Conflict in Sudan: A Summary

Written by: Azmaeen Muhammad Nibras & Tabassum Elahi

Khartoum is a ghost town heavy with the stench of smoke and death after fierce fighting involving airstrikes, artillery and combat in the heart of the city. 

What has been happening?

At least 512 people have been killed and over 4000 injured since the fighting erupted on April 15. Half of the Sudanese people live below the poverty line, and more than a third depend on humanitarian aid from different organisations (DabangaSudan, 2022). The conflict has severely cut off the food supply across the region, and 10 million Khartoum residents are living in fear of bombings and airstrikes (Aljazeera, 2023). Thousands are fleeing Sudan; around 20,000 people have crossed into neighbouring Chad, and another 6,000 to Ethiopia and the Central African Republic. Amidst the fighting, a ceasefire was recently brokered to evacuate the foreign nationals from the city. Both sides have blamed each other after a Turkish military rescue plane was hit. Following the instability in the capital and other major regions, several other militia groups around the country are also looking to wreak havoc and strike a blow. 

Roots of the conflict:

President Omar Al- Bashir’s Reign:

Former President Omar al-Bashir, who came to power in a coup in 1989, was a textbook dictator during his 30-year rule. His reign was marked by political repression, corruption, and widespread economic mismanagement. During his rule, a conflict erupted in the early 2000s, when Darfur’s marginalised residents rebelled for greater political freedom and allocation of state resources. Competition for resources, involvement of foreign nations, and inter-communal clashes between Arabs and non-Arabs deepened the conflict. The government had responded harshly through the military troops, such as the Janjaweed, notorious for horrid war crimes. Rape, extortion were common within the region, and nearly 300,000 died, and more than 2.7 million were displaced as the conflict continued (PBS Report, 2008). The Rapid Support Force (RSF) was then decreed by ex-President Omar al-Bashir in 2013 to deal with the conflict in Darfur and several other “security interests” in the region. RSF consists mostly of ex-janjaweed fighters who later carried out similar atrocities. Enter one of the protagonists, Mohamed Hamdan Dagalo, commonly known as ‘Hemedti,’ a former ruthless commander of janjaweed and the appointed chief of RSF. Under his leadership, the RSF expanded and gained greater influence in the country.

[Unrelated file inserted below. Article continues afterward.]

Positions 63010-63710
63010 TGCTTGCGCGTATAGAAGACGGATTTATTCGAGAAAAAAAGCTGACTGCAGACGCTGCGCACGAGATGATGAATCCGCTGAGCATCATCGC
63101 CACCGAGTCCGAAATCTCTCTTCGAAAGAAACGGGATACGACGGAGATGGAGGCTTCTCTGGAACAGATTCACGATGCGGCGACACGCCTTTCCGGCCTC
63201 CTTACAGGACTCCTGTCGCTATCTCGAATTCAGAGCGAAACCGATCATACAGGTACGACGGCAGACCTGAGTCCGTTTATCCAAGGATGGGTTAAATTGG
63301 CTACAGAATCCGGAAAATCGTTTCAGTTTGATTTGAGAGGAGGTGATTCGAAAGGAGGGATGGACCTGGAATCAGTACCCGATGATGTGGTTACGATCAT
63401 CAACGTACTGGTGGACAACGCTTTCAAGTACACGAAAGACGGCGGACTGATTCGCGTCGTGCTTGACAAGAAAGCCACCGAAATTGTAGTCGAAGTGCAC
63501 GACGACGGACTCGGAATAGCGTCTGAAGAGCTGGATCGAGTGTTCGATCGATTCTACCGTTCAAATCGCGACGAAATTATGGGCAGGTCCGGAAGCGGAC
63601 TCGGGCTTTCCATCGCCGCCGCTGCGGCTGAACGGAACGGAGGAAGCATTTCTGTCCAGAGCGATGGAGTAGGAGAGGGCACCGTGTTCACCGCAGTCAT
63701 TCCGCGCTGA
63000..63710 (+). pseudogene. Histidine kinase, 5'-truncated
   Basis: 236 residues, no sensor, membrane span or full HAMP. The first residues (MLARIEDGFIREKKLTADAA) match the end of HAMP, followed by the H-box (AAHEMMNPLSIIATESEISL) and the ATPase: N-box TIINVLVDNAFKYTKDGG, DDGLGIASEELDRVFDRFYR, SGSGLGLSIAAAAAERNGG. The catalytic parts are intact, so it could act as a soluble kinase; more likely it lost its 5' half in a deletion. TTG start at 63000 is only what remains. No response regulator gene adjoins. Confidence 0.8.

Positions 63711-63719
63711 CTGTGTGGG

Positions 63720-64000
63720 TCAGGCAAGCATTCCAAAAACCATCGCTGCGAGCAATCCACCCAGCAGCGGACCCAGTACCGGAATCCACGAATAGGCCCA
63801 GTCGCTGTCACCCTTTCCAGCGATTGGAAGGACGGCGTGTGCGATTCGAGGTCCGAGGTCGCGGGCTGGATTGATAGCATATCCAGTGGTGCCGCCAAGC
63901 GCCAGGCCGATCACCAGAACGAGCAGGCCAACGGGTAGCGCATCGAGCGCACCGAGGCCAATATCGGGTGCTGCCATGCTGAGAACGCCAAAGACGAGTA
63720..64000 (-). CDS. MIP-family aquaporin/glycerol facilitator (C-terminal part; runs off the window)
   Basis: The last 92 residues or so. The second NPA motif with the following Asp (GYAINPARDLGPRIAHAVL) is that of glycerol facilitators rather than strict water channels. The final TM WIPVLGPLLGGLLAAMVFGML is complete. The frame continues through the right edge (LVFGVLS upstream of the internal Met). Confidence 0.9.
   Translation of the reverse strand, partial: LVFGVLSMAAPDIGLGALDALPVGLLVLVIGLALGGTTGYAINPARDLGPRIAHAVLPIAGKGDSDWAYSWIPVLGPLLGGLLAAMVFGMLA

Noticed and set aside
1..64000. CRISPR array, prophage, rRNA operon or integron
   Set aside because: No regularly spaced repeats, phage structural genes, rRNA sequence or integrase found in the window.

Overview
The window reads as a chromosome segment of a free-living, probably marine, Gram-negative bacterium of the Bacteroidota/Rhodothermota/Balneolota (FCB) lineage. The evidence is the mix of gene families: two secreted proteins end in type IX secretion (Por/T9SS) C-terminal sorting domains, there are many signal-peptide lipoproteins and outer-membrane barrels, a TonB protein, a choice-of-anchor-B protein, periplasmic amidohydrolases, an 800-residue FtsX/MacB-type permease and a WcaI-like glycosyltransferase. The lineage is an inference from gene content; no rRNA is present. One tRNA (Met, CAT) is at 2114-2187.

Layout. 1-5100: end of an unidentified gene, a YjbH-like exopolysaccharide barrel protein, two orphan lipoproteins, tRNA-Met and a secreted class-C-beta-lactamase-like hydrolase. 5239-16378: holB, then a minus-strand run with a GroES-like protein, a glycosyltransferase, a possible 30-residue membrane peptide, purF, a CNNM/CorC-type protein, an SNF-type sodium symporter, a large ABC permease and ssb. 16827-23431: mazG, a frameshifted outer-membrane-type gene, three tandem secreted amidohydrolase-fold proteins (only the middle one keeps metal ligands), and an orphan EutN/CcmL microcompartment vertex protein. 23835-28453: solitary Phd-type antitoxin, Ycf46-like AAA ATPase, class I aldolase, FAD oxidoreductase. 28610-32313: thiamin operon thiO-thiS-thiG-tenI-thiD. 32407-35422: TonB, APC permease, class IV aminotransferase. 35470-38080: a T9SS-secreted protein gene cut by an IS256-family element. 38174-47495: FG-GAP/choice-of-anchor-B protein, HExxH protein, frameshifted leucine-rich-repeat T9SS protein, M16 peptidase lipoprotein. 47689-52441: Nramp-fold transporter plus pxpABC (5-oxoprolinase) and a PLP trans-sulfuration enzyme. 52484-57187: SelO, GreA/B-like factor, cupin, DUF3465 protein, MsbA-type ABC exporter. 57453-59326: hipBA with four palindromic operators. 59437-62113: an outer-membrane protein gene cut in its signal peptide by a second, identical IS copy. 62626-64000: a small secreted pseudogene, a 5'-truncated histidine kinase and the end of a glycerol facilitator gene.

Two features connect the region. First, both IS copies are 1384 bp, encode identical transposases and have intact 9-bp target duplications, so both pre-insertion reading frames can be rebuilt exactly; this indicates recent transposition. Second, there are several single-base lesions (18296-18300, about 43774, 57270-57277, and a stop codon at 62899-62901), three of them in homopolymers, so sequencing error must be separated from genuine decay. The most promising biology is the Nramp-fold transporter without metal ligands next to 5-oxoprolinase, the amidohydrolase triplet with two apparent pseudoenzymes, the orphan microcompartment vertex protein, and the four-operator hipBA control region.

As time progressed, the RSF became distant from the presidency. By the end of 2018, it started subtly aiding the anti-Al Bashir protests by providing security to the protesters. Eventually, Al Bashir was ousted in a coup d’etat with the crucial assistance of RSF in April 2019.

Meanwhile, the other protagonist, General Abdul Fattah Al Burhan, the Sudanese Armed Forces inspector general, was instrumental in ousting Al Bashir. People perceived him as a relatively fair person within Sudanese politics. Thus, after the president was ousted, through a power-sharing agreement, he was chosen to lead the Transitional Military Council (TMC), assuming not to have any ties to any political party and promising to hold a democratic election by 2023. The leader of the RSF, Hemedti, was his second in command.

After President’s Ousting:

The transitional government’s failure to gain the citizens’ faith and bring economic reforms plunged the country into uncertainties and hardships. Prices for basic necessities such as food and fuel have skyrocketed, which led to widespread protests and strikes. The city grappled with crime and hunger for power among rebel factions, with residents fleeing to save lives. The military, Burhan and Hemedti, together raised another coup and took control of the government in August 2021, with Burhan quoting it was done to ensure “peace.” He dissolved the transitionary council and removed the then-prime minister Hamdok.